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Social enterprises trade in order to tackle social problems and improve communities, people’s life chances, or the environment. They make their money from selling goods and services on the open market, but they reinvest their profits back into the business or the local community. In this resource, students can explore examples of social enterprises started by children and adults around the world. By the end of this learning unit, students will have created their own social enterprise project.

  • Watch the SDG 8 Decent Work and Economic Growth video to understand more about SDG 8
  • Have students complete the KWL Chart for decent work and economic growth
  • Watch Stand with Sanju and discuss with students what they think makes a job decent and the importance of social enterprises like Goodweave
  • Watch the Decent Work video. Complete the different jobs worksheet and determine if the job descriptions are decent, why or why not
  • Explore Dollar Street with students and learn how poverty, lack of resources, unequal pay and different living conditions affect families all around the world
  • Learn more about starting a social enterprise in Canada. Create a business plan for a social enterprise that would benefit your community (via The British Council, full resource here).
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Grades 9-12
This resource encourages students to take action in addressing the suffering that exists within the global food supply system as part of its Behind the Barcodes campaign. Students are presented with a number of questions designed to promote discussion, provide information and bring to light many of the injustices that plague the global food chain. 

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About Learning Inside Out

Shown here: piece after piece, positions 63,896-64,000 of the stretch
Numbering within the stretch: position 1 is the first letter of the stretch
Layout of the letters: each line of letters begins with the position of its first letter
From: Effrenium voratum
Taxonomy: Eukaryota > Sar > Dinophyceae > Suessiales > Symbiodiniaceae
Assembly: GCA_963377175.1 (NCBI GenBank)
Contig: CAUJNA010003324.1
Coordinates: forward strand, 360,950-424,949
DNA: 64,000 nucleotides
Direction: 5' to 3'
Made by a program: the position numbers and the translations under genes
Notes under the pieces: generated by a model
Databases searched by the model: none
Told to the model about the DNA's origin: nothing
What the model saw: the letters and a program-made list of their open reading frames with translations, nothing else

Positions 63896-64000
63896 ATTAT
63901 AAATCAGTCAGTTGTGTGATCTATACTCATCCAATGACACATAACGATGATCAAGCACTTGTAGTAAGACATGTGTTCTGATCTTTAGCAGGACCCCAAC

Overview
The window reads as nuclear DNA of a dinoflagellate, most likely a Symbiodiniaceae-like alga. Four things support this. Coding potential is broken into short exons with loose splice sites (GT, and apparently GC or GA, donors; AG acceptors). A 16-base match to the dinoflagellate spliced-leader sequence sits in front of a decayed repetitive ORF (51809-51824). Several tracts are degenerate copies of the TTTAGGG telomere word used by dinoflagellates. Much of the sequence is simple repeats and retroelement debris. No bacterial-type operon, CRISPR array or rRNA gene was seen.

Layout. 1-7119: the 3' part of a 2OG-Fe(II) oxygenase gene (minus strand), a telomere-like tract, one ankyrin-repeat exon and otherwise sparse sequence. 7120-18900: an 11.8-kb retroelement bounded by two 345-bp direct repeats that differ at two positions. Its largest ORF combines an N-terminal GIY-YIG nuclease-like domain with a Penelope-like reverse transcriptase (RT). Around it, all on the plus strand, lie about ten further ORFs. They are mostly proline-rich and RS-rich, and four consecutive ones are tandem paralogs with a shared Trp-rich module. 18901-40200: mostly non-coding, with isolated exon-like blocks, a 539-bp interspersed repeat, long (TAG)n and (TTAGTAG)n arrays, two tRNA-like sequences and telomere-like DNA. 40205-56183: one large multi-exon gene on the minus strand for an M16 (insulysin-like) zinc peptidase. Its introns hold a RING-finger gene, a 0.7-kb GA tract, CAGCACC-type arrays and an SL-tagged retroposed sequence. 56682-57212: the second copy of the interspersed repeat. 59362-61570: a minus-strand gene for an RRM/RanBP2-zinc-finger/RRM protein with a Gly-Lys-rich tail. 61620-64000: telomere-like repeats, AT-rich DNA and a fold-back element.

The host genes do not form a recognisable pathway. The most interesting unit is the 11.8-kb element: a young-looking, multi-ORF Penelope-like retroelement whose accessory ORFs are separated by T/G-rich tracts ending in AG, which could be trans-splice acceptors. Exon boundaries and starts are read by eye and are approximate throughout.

Above you will find a selection of activities, broken down by various grade levels. These guides will be released weekly and archived on our Learning Inside Out page, so you can always access the full catalogue.

All activities have been modified from resources on our R4R database, simplified and adapted for both outdoor learning in the school yard or at-home as needed. The activity descriptions above should contain all the information and links that you need!

If you'd like to view the full original resource on R4R, including curriculum connections for every province/territory, click the activity title.

We want this guide to work for you, so your feedback is invaluable to us.
Use the feedback button at the bottom of this Guide, or email us at We would also love to see photos of students engaging in the activities, please e-mail us any pictures or videos you have!
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Learning for a Sustainable Future (LSF) is a Canadian charity with over 25 years of experience working within the education system. Our Resources for Rethinking (R4R) database is an award-winning collection of resources that are peer-reviewed by certified teachers and connected to curriculum in all provinces and territories. R4R is recommended on many Ministry of Education websites.